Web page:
the website launch performance was fun and confusing, truly bizarre to perform to an audience without the direct feedback. i’m excited by where my work is going and this foray into social media like this, i think it has some interesting intellectual value, but as my dad said, via text, “it was not your best work — sorry”
so luckily, readers and viewers, the essence and many quotes were captured in a really beautiful art review, published just minutes after the performance ended.
Greg, you are amazing. as are all of my other 4 viewers. Thank you all for joining me at the website launch performance, and I hope you enjoy my new website. Please let me know what you think.
The documentarian failed at his job of recording the livestream, and I didn’t do it when I could have, so the piece will remain in this account, as well as some mostly-dark photos that Joe took.
This was definitely a strange evening. The beginnings are always strange and awkward feeling.
MISSED CONNECTIONS, BUT WITH FLAIR AND FILTERS
by Greg Josselyn
FEB 26, NEW YORK — “You’re late,” a young woman says to a undisclosed man behind a computer with an unreliable connection. The invitation to the performance said (8pm sharp!). This performance began at 8:03. When was the last time you missed a lunch date with a friend because you got caught up in the excitement of FarmVille? Aliya Rose Bonar’s newest piece “LIVE, NON-DIGITAL WEBSITE LAUNCH PERFORMANCE (2012)” painfully but playfully engages in the complexities of that question. Her performance is an artfully crafted and charmingly voyeuristic journey into the beauties of self-reflexivity. With the internet as her stage, she uses live streaming technology as a metaphorical debating room for tremendous contemporary questions about ‘liveness’ and virtual interpersonal connections. Masked with a headpiece of straws poetically mirroring the invisible technological tubes that link exchanges in our daily lives, she kindly reminds us of our privilege living in a post-telegraphic age with boundless fountains of social media platforms available to drink from (or in this case, slurp). Her joyfully abrupt and improvisational post-dramatic dance score (sweeping and spinning downwards head riffs) — one that plays with shifts of foregrounds and backgrounds — connections coming and going in an ADD world — has the makings of the city’s hottest arrival to the dance theatre scene this year. A carefully swirling and whipped baton made of blue ribbon and coffee filters glow with divine flair under the low lit (and undisclosed) New York City outdoor location [Our guess is Brooklyn], leaving us dumbfounded in reflection — What ‘trails’ do we leave in cyberspace? What do social media companies ‘filter’ as people desperately try and connect? The most alarming element moment in Ms. Bonar’s piece was a final spoken testimony – with ‘accidental’ internet blackouts – causing us to refresh our minds and Google Chrome browsers in awe. “I don’t know how to use this. Maybe you can help me,” she laments to the web camera. These words, with the mere three viewers signed on to the performance, was a heartbreaking and truthful account of the pains of navigating and adapting to societal pressures of saying hello to a person through a screen. As the text: ‘go to www.aliyarosebonar.com NOW!’ were broadcast on our own screens, framed only with Ms. Bonar’s hands clasped tight in tableaux, I can assure you that her audience of three were sending virtual hugs. *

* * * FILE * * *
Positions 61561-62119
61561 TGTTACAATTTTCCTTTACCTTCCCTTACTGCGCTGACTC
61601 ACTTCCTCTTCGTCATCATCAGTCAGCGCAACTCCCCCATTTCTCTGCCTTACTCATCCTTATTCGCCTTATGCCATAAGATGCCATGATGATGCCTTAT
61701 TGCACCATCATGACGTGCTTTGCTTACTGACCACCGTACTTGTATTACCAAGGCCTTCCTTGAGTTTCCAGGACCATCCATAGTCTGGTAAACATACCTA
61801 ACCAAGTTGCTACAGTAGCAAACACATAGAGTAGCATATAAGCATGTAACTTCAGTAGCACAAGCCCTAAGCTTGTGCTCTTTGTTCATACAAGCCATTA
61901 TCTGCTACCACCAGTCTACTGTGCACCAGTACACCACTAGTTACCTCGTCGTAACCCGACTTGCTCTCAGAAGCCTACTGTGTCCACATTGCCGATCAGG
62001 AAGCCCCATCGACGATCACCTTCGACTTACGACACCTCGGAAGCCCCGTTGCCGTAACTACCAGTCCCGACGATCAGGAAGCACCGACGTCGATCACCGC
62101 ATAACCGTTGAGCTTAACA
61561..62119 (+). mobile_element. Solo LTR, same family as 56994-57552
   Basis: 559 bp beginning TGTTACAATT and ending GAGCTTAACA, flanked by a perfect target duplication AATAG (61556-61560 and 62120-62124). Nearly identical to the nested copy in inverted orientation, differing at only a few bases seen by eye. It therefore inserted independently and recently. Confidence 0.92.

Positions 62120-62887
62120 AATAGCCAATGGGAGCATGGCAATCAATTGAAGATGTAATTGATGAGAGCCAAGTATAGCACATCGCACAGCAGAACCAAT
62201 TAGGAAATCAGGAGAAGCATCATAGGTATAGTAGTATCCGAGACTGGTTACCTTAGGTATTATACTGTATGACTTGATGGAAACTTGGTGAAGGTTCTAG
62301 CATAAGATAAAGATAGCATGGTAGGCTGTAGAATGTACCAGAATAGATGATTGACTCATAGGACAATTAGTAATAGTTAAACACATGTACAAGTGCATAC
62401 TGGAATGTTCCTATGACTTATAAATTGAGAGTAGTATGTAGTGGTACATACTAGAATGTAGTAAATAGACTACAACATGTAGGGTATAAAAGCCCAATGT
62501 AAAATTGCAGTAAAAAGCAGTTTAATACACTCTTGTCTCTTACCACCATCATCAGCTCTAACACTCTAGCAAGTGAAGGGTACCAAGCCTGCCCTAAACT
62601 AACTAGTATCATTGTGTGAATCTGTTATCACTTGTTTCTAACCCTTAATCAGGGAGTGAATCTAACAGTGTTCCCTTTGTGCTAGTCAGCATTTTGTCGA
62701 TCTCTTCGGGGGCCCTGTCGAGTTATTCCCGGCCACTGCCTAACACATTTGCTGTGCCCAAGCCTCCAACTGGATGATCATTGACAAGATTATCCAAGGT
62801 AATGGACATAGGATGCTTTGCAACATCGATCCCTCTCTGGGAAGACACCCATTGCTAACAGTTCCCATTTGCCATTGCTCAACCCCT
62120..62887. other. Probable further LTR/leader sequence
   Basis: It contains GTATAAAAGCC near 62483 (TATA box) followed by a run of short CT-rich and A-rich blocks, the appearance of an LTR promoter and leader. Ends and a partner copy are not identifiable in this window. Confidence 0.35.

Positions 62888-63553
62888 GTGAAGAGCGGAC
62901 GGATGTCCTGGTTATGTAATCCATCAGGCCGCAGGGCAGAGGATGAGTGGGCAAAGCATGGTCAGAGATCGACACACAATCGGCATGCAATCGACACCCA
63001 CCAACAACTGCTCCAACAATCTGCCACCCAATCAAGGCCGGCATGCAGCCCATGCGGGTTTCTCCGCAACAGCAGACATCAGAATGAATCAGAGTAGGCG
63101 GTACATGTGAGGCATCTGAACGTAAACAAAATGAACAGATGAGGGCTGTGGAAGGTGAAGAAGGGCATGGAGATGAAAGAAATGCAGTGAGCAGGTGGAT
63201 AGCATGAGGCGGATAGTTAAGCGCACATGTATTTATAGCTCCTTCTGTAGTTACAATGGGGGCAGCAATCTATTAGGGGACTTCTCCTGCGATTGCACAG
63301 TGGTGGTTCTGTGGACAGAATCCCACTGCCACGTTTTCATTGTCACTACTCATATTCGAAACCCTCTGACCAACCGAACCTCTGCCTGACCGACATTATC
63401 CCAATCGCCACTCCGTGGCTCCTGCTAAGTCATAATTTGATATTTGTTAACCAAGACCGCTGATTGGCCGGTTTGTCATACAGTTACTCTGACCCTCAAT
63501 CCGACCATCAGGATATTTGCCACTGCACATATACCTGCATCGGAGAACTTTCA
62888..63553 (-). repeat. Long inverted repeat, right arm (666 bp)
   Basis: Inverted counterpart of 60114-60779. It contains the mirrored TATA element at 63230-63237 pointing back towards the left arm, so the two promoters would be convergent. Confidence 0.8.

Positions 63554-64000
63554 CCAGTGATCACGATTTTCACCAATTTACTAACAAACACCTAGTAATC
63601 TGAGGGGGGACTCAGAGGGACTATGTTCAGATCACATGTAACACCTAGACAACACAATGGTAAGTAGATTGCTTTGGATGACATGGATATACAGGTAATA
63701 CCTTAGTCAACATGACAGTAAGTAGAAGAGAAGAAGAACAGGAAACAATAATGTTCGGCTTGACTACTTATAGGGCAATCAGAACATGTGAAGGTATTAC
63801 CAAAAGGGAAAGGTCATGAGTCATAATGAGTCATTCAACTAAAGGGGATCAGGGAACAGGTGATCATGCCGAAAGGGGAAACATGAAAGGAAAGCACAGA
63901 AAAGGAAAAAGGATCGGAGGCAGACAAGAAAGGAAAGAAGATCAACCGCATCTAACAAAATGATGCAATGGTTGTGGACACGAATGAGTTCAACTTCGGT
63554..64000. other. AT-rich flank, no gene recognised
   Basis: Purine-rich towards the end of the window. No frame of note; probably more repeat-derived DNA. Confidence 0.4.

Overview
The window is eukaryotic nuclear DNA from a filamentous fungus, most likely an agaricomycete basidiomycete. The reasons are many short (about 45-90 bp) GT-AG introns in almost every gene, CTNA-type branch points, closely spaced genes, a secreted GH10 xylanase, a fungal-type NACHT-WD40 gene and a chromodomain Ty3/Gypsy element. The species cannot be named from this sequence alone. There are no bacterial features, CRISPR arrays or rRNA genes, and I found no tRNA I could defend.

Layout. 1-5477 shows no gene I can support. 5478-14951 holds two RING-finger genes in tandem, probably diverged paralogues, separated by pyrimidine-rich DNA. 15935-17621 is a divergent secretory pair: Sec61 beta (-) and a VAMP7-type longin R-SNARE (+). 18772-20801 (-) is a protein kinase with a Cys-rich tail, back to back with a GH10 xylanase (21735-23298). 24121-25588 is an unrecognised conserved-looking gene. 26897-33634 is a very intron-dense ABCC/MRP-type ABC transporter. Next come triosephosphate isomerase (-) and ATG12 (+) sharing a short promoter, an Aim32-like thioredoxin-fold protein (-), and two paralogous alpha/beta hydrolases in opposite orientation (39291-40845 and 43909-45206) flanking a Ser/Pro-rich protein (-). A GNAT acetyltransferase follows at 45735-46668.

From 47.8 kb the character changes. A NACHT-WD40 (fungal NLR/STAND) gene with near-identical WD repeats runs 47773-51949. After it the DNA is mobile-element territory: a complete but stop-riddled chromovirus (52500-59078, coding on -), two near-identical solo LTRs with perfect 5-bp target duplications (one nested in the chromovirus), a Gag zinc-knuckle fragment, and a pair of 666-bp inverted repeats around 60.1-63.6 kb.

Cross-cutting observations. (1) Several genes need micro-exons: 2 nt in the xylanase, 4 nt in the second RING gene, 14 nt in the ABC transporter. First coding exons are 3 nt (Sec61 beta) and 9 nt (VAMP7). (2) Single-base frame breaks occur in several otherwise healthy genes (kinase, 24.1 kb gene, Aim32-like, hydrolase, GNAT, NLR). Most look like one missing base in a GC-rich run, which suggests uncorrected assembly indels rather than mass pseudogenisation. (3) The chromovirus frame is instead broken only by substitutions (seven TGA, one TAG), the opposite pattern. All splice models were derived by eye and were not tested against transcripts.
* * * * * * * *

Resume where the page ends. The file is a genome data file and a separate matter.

Greg Josselyn is a performance art critic for I FEEL GREAT TODAY Magazine. He received his Ph.D in Experimental Psychologies, Life Art, and Relationship Studies as a honorary doctorate student at Hampshire College. When he’s not writing about the magic of everyday life, he spends time with his cat Merce Cunningham.